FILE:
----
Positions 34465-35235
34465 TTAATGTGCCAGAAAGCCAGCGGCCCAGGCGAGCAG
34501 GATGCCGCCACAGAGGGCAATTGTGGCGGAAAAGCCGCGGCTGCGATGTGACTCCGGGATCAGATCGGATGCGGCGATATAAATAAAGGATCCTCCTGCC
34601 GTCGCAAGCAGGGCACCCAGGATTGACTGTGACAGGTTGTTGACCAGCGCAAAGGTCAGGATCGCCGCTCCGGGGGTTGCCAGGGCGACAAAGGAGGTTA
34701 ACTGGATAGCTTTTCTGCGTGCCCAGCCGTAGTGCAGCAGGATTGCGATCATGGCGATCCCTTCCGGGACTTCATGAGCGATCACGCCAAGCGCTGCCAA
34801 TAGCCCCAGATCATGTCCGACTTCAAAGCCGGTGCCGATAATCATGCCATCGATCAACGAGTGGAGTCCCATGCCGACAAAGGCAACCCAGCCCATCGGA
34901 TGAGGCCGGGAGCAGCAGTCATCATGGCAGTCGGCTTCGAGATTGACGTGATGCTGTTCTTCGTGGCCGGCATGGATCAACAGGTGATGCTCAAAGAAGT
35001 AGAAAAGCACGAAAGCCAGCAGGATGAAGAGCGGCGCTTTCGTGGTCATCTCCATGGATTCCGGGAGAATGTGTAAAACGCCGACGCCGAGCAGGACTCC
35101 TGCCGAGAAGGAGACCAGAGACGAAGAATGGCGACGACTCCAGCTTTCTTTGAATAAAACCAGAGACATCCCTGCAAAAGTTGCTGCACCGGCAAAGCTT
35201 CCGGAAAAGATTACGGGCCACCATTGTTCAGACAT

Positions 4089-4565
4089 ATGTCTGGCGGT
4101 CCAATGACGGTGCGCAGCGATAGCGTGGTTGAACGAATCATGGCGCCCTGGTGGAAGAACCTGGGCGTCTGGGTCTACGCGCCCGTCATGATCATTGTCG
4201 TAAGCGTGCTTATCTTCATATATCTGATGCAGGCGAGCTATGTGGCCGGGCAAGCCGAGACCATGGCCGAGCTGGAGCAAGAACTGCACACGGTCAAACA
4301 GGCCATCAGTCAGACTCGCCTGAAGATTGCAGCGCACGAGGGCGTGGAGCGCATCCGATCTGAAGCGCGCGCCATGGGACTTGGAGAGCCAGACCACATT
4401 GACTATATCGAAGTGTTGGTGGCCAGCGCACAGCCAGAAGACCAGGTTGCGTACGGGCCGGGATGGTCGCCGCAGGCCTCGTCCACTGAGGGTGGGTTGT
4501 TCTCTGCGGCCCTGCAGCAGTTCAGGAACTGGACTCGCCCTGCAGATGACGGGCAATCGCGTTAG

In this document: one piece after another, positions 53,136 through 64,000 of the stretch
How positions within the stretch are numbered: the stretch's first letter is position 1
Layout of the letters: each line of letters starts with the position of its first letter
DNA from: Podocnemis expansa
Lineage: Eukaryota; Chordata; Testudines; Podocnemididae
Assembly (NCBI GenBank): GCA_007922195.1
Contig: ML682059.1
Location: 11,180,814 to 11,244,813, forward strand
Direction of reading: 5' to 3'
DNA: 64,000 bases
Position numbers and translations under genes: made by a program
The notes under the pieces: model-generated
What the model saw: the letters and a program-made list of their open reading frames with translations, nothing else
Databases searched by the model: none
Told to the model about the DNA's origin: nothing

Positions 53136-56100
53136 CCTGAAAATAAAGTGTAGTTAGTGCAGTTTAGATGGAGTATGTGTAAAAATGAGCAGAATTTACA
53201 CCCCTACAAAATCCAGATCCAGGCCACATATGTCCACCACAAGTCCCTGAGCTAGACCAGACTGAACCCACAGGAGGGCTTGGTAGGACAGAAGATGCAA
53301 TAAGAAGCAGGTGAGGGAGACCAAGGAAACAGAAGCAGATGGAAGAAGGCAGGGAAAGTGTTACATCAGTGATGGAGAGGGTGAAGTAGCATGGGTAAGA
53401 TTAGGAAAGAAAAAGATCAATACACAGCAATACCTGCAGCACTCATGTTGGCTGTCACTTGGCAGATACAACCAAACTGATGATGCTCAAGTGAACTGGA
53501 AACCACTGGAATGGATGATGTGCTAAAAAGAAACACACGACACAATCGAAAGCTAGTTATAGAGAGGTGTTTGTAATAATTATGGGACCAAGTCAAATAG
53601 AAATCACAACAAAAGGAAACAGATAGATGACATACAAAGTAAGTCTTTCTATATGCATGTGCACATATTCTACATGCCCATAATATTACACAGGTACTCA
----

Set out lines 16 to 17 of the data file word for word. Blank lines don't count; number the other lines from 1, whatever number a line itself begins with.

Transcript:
4401 GACTATATCGAAGTGTTGGTGGCCAGCGCACAGCCAGAAGACCAGGTTGCGTACGGGCCGGGATGGTCGCCGCAGGCCTCGTCCACTGAGGGTGGGTTGT
4501 TCTCTGCGGCCCTGCAGCAGTTCAGGAACTGGACTCGCCCTGCAGATGACGGGCAATCGCGTTAG